Problem and Research Objectives:
Climate changes predicted for North America over the next century include warming temperatures, long periods of drought, and increased levels of precipitation, all of which pose serious risks to freshwater ecosystems (Poff et al., 2002). Global Climate Models have been used to predict the type and magnitude of physical climate changes. Several scenarios have been suggested and more than one may be accurate, causing great uncertainty in the future of lakes and streams (New England Regional Assessment, 2001).
As climate change is likely to be a complex set of shifts in rainfall and temperature that may have annual, seasonal, and cumulative components, we propose that lakes may provide a sensitive integrator of hydrologic effects of climate change. Prolonged climate shifts such as drought alter the transport of water and solutes to a lake, affecting its water budget and generating strong chemical responses. For example, drier and warmer periods disconnect lakes from their catchments and from local groundwater flowpaths, altering transport of substances such as dissolved organic carbon from adjacent wetlands (Magnuson et al. 1997; Schindler 1997). In addition, during drought lakes often have higher concentrations of more conservative solutes, reflecting increases in evaporation over precipitation and lower lake water levels (Webster et al. 1996; 2000). This response can be complicated in extreme cases where drought is sufficient to reverse groundwater inputs and cause decreased in-lake ion concentrations (Webster et al. 1990).
Landscape position (the position of a lake along a local hydrologic flowpath) can influence the nature of chemical responses to climatic forcing. Lakes located high in the landscape, near groundwater and surface water divides, are subject to more transience in local flowpaths of groundwater and greater variability in lake water levels as climate shifts (Anderson and Cheng 1993; Cheng and Anderson 1994; Winter 1999). Because surface water inlets and outlets are lacking, the hydrologic budgets of high-order, precipitation-dominated, seepage lakes are dominated by precipitation, some groundwater input, evaporation, and inflow from adjacent wetlands. Thus, during climate change, the magnitude of shifts in ionic strength for these water bodies becomes a function of the relative importance of wetland connections, evaporative losses, and groundwater inputs. This close integration between climate and hydrology, make seepage lakes sensitive indicators of climate change (Winter and Rosenberry 1998; Fritz 1996).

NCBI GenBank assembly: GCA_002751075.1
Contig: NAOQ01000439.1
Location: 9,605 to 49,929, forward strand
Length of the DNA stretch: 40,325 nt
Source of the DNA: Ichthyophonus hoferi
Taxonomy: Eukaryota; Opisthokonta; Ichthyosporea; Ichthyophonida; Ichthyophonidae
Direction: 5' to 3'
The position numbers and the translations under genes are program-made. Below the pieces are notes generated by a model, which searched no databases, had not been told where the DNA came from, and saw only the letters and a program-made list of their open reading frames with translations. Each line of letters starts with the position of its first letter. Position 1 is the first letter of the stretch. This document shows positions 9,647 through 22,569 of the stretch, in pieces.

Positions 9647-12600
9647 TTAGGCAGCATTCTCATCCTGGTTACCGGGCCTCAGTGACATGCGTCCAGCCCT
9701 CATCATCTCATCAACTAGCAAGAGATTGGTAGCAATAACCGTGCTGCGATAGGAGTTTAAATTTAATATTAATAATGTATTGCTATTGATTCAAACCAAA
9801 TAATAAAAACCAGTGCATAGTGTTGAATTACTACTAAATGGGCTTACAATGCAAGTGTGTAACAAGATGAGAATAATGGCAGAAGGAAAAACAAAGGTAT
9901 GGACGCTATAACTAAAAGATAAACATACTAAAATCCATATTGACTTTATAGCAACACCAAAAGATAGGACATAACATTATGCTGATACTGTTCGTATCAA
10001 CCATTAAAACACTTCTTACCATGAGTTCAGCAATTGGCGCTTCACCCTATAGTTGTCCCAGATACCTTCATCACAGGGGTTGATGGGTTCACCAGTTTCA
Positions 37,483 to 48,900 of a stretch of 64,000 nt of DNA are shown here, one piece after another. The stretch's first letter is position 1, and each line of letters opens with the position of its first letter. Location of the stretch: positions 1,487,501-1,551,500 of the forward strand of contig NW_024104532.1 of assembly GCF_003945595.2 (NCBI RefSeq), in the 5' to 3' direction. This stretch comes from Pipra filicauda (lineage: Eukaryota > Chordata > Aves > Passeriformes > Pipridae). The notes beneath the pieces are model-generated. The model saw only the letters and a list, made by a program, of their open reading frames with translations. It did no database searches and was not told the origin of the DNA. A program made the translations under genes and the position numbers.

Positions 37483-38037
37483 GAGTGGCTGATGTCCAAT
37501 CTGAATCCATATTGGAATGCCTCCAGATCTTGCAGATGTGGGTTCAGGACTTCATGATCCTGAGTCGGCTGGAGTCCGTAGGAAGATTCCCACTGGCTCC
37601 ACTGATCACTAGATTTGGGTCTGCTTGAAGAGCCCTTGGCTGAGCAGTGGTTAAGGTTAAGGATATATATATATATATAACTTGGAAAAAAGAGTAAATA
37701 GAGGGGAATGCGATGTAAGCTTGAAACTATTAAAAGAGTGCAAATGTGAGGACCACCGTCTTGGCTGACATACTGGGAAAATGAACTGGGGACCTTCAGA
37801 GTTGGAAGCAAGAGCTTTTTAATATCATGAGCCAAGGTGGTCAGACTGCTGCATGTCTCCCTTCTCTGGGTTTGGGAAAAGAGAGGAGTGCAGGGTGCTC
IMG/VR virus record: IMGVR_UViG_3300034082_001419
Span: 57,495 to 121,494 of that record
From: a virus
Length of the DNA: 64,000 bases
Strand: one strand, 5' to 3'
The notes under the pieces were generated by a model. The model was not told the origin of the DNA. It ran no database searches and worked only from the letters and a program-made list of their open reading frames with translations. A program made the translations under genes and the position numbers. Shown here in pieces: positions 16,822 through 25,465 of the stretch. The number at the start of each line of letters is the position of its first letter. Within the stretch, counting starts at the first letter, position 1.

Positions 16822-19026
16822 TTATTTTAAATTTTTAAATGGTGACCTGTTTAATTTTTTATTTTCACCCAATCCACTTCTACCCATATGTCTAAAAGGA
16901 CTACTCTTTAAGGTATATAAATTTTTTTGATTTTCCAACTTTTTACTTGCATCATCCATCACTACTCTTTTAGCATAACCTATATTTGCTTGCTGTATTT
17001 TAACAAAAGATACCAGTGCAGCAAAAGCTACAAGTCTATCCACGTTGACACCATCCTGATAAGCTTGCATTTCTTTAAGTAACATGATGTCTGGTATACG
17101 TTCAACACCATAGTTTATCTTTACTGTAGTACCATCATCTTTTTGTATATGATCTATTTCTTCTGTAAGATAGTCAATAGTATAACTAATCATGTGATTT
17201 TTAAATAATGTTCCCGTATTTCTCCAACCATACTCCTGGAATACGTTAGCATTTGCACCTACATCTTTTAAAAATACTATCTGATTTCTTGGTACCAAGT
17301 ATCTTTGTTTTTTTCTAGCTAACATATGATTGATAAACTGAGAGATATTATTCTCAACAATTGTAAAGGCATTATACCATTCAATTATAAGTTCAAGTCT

In this study we are evaluating chemical indicators that potentially reflect climate-induced shifts in hydrologic connections between lakes and (1) wetlands and (2) groundwater inputs. We expect to find that these precipitation-dominated seepage lakes located higher in the landscape, with weaker connections to groundwater flow systems are responsive to climate and thus provide more sensitive indicators of climate change. In addition, we have access to long-term data on the chemistry of seepage lakes in Wisconsin for comparison with lakes in Maine.
We have three general objectives for this research project:
- a) Determine if changes in the chemistry of sensitive seepage lakes in Maine reflect climatic shifts over the past two decades.
b) Determine if there is a strong signal of chemical response to climate-induced shifts in a lake’s hydrologic connections to wetlands and local groundwater systems.
c) Compare chemical responses of Maine lakes with drought-induced changes in water chemistry observed for similar seepage lakes in Wisconsin.
d) Interpret responses to climate in the context of decreased acid deposition over the past 20 years
- Evaluate the potential for using seepage lakes in Maine as sensitive sentinels of climate change.
- Recommend a research program to monitor lakes for climate change in the future and to identify impacts of concern to the health of lakes and availability of water resources in the future.
In addition to the main objective in this proposal to evaluate the use of Maine lakes as sentinels of climate change, we cannot ignore the value of basic data for increasing our understanding of the ecological responses of lakes to climate. Climate change has the potential to alter physical and chemical features of lakes in ways that could dramatically change community structure of aquatic organisms and ecosystem processes. In addition, we need better information on how climate influences lake ecosystems in order to understand multiple effects of regional disturbances such as acid rain, UV radiation, and land use alteration. Placing results of both short and long-term studies in a context of climate variability greatly improves our ability to make informed decisions on policy and management actions that affect lake ecosystems.